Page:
Generally speaking, yes, though some students just took the path of least resistance. It was only later that I remembered that there is a whole website called Stalin Would Have Dealt With You, where you just enter the name of whomever you want to denounce and it spits out a stereotypical denunciation in the language of the era. Some of the students with smartphones and tablets just went to this site and copied onto paper whatever they found there.

But a few students got creative and wrote it on their own.

Who did they denounce?

Mainly it was their friends and they people they see on a daily basis. They used a series of reasons: “This person I know has books in German and is probably a spy,” for instance.

Incidentally, the denunciation written against me was the best formulated of all of them. The author did an excellent job mimicking the language of the Soviet era. It mentioned that I tell anti-Soviet jokes and discredit the students’ social reality in various other ways. It turned out to be a very good test—very realistic.

Only 1 of 16 students refused to do it, and one of the reports submitted was against me.

On Twitter, you’ve encountered a lot of criticism for this class exercise. Do you think it’s well founded?

Tweet translation: “Covering Stalinism, I gave my students an assignment to turn in someone to the police. Only 1 of 16 students refused to do it, and one of the reports submitted was against me.”

Partly. And I’ve already discussed this both with colleagues and online. I agree that I should have formulated the assignment differently, adopting a more neutral approach. Regarding the tweet that started all this public discussion, there are two things people need to understand.

First, there’s only so much you can say with 140 characters.

Second, I do stand-up comedy, and I participate on comedy TV projects. I test my jokes on Twitter to see if they’re funny or not. This tweet [about the classroom exercise] was also conceived as a future joke. People who know me understood this, and they retweeted it as a way of saying they liked the joke. And then from there…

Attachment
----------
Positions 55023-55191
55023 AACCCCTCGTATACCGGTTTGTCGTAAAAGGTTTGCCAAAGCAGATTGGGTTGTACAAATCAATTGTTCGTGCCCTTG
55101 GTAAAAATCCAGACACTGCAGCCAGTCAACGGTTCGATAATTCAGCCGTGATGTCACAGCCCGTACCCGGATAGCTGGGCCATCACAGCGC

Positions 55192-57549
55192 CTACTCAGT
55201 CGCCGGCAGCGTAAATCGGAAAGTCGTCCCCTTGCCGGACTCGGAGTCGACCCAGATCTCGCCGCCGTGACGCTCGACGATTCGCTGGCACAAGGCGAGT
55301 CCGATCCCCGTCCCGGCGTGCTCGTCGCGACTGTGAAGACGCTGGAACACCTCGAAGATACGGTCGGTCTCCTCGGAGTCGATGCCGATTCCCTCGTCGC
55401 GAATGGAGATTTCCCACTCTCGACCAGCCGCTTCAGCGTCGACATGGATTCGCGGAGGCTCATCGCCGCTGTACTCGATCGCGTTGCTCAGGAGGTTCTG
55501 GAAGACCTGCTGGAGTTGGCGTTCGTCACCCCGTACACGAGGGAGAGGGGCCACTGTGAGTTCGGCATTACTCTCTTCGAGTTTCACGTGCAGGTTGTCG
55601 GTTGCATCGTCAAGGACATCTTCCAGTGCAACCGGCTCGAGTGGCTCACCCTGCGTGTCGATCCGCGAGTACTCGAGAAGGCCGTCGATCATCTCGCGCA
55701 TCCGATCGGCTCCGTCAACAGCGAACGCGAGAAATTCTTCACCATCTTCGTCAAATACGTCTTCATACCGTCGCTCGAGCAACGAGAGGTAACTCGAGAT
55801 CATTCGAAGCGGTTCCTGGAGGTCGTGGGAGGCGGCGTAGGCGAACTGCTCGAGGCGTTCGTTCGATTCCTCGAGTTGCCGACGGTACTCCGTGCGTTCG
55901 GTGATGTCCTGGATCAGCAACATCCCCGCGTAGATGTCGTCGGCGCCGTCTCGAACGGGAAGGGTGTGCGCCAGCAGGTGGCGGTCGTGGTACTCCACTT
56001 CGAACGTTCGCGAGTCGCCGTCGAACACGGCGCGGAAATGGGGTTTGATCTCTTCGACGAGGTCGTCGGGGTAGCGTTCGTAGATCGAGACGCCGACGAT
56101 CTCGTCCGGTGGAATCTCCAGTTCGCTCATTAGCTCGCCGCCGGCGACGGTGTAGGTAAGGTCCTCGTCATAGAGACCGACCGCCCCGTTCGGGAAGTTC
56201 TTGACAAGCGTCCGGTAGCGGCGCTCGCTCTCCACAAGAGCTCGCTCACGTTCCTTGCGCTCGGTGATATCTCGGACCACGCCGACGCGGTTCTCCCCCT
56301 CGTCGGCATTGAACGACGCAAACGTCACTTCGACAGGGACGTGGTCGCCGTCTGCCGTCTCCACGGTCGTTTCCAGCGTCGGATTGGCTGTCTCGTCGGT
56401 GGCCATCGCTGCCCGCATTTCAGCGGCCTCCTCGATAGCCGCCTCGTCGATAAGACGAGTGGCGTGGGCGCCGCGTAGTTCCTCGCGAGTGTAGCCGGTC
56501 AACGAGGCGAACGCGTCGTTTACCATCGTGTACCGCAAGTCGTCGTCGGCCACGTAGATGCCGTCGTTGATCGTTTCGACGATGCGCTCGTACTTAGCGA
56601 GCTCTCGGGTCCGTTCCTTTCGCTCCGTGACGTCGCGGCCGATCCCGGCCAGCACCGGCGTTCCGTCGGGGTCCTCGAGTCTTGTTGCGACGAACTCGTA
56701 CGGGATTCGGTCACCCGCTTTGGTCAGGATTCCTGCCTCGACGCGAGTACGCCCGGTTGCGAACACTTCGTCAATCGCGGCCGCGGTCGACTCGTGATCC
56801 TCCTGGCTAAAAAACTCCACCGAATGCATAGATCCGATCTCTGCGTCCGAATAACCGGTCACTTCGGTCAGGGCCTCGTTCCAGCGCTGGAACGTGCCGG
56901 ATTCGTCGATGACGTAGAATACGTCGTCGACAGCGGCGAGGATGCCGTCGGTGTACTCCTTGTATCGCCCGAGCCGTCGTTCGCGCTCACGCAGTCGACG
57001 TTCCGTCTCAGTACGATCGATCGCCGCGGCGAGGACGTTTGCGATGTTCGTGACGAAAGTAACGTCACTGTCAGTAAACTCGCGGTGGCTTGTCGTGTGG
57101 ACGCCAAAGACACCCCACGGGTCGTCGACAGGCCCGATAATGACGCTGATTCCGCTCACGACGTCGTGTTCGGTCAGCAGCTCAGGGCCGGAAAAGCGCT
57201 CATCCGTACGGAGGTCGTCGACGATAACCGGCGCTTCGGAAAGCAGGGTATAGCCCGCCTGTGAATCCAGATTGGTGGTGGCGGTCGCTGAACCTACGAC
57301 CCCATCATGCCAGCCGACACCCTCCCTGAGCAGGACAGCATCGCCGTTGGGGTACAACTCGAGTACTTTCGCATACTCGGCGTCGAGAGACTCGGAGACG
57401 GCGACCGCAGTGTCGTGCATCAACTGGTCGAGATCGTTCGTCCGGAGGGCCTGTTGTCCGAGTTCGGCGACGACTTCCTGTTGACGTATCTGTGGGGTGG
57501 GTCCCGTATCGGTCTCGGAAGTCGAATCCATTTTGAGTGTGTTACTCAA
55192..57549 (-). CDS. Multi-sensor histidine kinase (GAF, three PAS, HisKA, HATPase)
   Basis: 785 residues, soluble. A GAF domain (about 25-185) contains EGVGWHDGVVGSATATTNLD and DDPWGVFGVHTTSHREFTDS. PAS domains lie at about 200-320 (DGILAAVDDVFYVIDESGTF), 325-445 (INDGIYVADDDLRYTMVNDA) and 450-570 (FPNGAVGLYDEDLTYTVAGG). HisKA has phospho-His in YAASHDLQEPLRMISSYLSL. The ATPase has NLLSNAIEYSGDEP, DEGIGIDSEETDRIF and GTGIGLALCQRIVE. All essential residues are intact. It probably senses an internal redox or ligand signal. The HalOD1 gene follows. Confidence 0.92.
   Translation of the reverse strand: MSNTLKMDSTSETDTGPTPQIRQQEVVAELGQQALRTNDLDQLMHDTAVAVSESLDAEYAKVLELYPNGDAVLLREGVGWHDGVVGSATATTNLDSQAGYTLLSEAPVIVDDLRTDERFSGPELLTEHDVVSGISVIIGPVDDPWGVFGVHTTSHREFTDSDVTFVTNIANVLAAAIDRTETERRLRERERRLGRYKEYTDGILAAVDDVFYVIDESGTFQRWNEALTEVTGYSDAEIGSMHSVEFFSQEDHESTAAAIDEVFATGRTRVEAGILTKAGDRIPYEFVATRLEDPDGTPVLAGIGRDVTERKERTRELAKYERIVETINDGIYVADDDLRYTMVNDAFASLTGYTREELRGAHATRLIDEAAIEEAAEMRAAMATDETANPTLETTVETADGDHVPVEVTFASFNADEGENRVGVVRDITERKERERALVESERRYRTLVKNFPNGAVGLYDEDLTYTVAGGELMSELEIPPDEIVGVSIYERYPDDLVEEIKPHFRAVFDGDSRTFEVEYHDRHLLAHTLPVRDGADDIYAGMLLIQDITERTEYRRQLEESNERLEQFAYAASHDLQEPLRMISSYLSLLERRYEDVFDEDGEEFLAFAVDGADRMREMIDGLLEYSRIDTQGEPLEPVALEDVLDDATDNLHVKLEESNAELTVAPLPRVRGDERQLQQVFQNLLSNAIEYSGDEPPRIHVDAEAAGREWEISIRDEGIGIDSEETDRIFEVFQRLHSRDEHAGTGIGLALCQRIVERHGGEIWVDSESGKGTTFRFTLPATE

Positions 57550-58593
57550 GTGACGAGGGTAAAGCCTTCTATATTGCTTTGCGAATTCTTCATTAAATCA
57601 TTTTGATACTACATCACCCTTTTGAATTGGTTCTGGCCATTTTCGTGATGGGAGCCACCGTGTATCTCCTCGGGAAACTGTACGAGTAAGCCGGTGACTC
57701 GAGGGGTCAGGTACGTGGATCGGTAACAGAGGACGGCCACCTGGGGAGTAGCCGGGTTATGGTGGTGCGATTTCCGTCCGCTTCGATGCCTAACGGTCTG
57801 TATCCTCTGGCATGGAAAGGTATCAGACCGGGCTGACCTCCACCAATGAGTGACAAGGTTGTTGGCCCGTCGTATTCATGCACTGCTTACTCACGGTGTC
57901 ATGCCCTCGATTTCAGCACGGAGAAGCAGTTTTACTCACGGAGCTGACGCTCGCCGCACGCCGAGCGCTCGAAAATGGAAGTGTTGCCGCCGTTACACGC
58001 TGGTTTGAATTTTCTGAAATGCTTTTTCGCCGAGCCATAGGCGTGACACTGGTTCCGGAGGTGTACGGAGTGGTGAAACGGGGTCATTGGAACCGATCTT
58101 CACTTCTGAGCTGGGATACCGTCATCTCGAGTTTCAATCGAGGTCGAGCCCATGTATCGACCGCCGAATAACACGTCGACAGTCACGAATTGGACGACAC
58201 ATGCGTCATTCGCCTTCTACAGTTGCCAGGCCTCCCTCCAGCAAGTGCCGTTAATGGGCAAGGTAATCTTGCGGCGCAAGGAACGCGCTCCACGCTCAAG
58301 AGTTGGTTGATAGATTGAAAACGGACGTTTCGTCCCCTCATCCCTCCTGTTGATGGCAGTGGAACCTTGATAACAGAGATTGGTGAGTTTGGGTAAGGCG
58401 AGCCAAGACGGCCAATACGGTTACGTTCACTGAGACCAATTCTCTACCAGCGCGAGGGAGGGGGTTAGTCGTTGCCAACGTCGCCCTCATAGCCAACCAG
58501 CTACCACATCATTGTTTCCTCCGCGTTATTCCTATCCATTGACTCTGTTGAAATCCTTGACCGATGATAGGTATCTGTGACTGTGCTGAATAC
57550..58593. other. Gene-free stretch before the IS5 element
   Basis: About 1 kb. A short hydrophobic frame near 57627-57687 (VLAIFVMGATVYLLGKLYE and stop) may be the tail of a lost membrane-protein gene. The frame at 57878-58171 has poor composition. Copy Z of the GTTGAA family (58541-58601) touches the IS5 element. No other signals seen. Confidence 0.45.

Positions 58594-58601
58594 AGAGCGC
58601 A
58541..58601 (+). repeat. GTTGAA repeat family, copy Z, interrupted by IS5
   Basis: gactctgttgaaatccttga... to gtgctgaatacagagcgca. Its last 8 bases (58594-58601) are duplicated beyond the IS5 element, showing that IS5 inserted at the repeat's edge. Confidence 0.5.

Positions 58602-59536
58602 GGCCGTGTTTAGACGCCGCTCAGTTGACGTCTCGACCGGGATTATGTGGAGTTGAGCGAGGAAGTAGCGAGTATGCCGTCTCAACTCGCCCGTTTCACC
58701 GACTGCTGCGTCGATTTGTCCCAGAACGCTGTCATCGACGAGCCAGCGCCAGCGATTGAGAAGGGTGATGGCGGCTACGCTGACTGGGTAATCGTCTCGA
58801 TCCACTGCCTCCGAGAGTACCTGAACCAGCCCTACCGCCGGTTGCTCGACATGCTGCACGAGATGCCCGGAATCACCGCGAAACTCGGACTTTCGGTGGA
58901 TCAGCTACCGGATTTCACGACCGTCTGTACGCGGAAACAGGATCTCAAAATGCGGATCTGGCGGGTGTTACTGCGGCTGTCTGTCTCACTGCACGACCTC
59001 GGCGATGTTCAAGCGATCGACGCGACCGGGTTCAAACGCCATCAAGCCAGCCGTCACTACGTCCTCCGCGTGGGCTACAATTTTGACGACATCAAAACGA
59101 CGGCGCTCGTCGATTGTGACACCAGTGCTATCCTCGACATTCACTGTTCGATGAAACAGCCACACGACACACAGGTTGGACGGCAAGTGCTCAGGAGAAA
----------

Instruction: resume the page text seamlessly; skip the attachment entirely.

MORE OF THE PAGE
Very nice. Well, the joke was a success. That much should be acknowledged.

So other than the people on Twitter who know me, I see people responding to me and Alexey Navalny [an opposition politician with more than 1 million followers, who retweeted Fokin’s post]. Then there’s a whole flood of insanity, like on a biblical scale. The joke became its own antithesis.

And here’s the thing: I know the joke is a bit radical, but you have to view it all in the context of the times. If instead my students had written a petition to Ivan the Terrible, a lot fewer people would have reacted to this story. But such a reaction to an exercise involving Stalin—it’s a sign of our times.

The state of our society today is again approaching something like a civil war. Except before we fought these wars with sabers and revolvers, and now we do it with retweets and memes.

And what conclusions do you yourself draw from this whole story?

In the future, when you joke, you have to write in parentheses the word “joke.” So everyone understands perfectly. But, seriously, I need to be more careful with such experiments.

Also, people should be more mature, more responsible, and more thoughtful about their reactions. On Twitter, I had people writing me to say they had reported me to the FSB [the post-Soviet successor to the KGB]. It will be interesting to see how all this ends. Will it come to nothing, or might I get called in for a chat with the police?

This whole story will tell us how much our society has changed since the 1930s, and show us how far we’ve come.